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Four Jazz Musicians Win 2021 Guggenheim Music Fellowships

Fellows receive support for writing new music

Helen Sung
Helen Sung (photo: Margot Schulman)

Four jazz musicians—guitarist Rez Abbasi, bassoonist Katherine Young, and pianists Helen Sung and Elio Villafranca—have been named 2021 Guggenheim Fellows in Music Composition.  The three are among 13 who won in that category and among 184 artists, writers, scholars, and scientists who received fellowships. The amount awarded to each Fellow varies according to the needs and merits of the respective applications.

Since 1925, the Guggenheim Foundation has awarded nearly $400 million to more than 18,000 individuals. According to the press release received at JazzTimes, the Foundation offers “fellowships to exceptional individuals in pursuit of scholarship in any field of knowledge and creation in any art form, under the freest possible conditions. After a rigorous review involving hundreds of distinguished scholars and practitioners, the Foundation’s Board of Trustees appoints Fellows on the basis of past achievement and notable promise for future accomplishments.”

Sung said that the fellowship will enable her to realize a long-hoped-for large-ensemble project. “I’m lucky to have played with a wide range of big bands/large ensembles (including Clark Terry’s Big Badd Band, the Mingus Big Band, the JLCO, and Cecile McLorin Salvant’s Ogresse project),” she told JT. “I look forward to carrying all of those beautiful experiences with me as I scale this next ‘compositional’ mountain.” Sung added that she’s also grateful for the timing of the award: “It is a huge encouragement during what has been an incredibly challenging time for artists. And it gives me the confidence to keep living and pursuing the creative life.”

Rez Abbasi
Rez Abbasi (photo: John Rogers)

Abbasi said that he had been considering three different projects. “The most costly and time-consuming is the one I proposed for the Guggenheim,” he explained. “The project is called Blu-Qawwali and it will merge jazz with qawwali music, combining musicians from both improvisatory traditions.” Abbasi was likewise encouraged by the support. “I am truly honored and grateful to be named a Guggenheim Fellow,” he said in the Guggenheim press release. “The award is a concrete affirmation that embracing my intuition and artistic values was the right thing to do.”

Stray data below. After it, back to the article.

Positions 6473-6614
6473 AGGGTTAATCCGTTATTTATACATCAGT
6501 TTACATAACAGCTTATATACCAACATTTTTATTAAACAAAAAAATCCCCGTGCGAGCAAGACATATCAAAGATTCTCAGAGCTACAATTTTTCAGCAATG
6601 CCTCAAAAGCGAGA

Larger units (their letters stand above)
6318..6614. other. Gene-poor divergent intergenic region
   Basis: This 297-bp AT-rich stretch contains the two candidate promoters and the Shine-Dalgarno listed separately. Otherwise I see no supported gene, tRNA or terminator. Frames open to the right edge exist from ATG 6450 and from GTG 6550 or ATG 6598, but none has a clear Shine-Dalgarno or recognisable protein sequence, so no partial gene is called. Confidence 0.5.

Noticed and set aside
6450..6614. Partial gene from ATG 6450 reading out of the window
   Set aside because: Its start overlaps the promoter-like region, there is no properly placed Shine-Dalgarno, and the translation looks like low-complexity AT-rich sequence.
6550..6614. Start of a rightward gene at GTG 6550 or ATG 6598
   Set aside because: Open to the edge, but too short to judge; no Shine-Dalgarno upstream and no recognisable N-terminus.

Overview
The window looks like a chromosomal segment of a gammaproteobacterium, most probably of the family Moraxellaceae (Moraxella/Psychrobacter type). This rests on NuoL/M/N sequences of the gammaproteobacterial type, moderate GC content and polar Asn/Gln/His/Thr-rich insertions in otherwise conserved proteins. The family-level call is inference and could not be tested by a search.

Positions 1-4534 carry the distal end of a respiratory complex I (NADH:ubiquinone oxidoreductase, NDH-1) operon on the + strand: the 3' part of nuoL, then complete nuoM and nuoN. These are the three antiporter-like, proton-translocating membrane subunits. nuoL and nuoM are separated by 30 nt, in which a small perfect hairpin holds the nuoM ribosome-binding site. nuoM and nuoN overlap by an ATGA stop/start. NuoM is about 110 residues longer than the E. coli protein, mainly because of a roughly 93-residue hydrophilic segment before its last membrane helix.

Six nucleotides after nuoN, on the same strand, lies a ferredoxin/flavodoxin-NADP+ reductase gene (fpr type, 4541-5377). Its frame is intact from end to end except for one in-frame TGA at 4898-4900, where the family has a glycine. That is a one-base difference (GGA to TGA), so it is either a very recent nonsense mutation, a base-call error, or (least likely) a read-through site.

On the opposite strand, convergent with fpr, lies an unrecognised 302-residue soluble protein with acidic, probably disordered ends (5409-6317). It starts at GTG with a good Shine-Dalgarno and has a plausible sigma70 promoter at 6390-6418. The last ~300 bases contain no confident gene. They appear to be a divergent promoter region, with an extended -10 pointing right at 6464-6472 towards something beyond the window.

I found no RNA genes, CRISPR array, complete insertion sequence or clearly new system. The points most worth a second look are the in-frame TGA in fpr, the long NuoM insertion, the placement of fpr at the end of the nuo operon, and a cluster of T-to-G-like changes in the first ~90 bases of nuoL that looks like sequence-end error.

For the Cuban-born pianist Villafranca the Guggenheim Fellowship enabled him to finish writing his three-movement piece “Don’t Change My Name,” which honors the rich yet often unheralded Arará tradition in Cuba.  He said that the piece “draws inspiration from the life of a Dahomenian girl who in 1843, at age 15, was captured, brought to Cuba and sold to Julián de Zulueta y Amondo, a notorious slave owner in Perico, who branded her with a hot metal iron as his property and forever changed her name to Florentina Zulueta.”

Elio Villafranca
Elio Villafranca

The piece is divided into three acts (“Tolo-Ño,” “My Name is Na-Tegué,” and “Florentina”) and each one charts the plight of her capture and enslavement of the young woman. It’s written for piano, bass, drums, Batá and Arará percussion, five horns, and a 12-member gospel choir.  Villafranca said that “This piece will not just impact my life, but also the story of ‘Florentina’ will empower young girls and women to become leaders within their communities, while teaching future generations to respect and value the work and sacrifice of our ancestors.”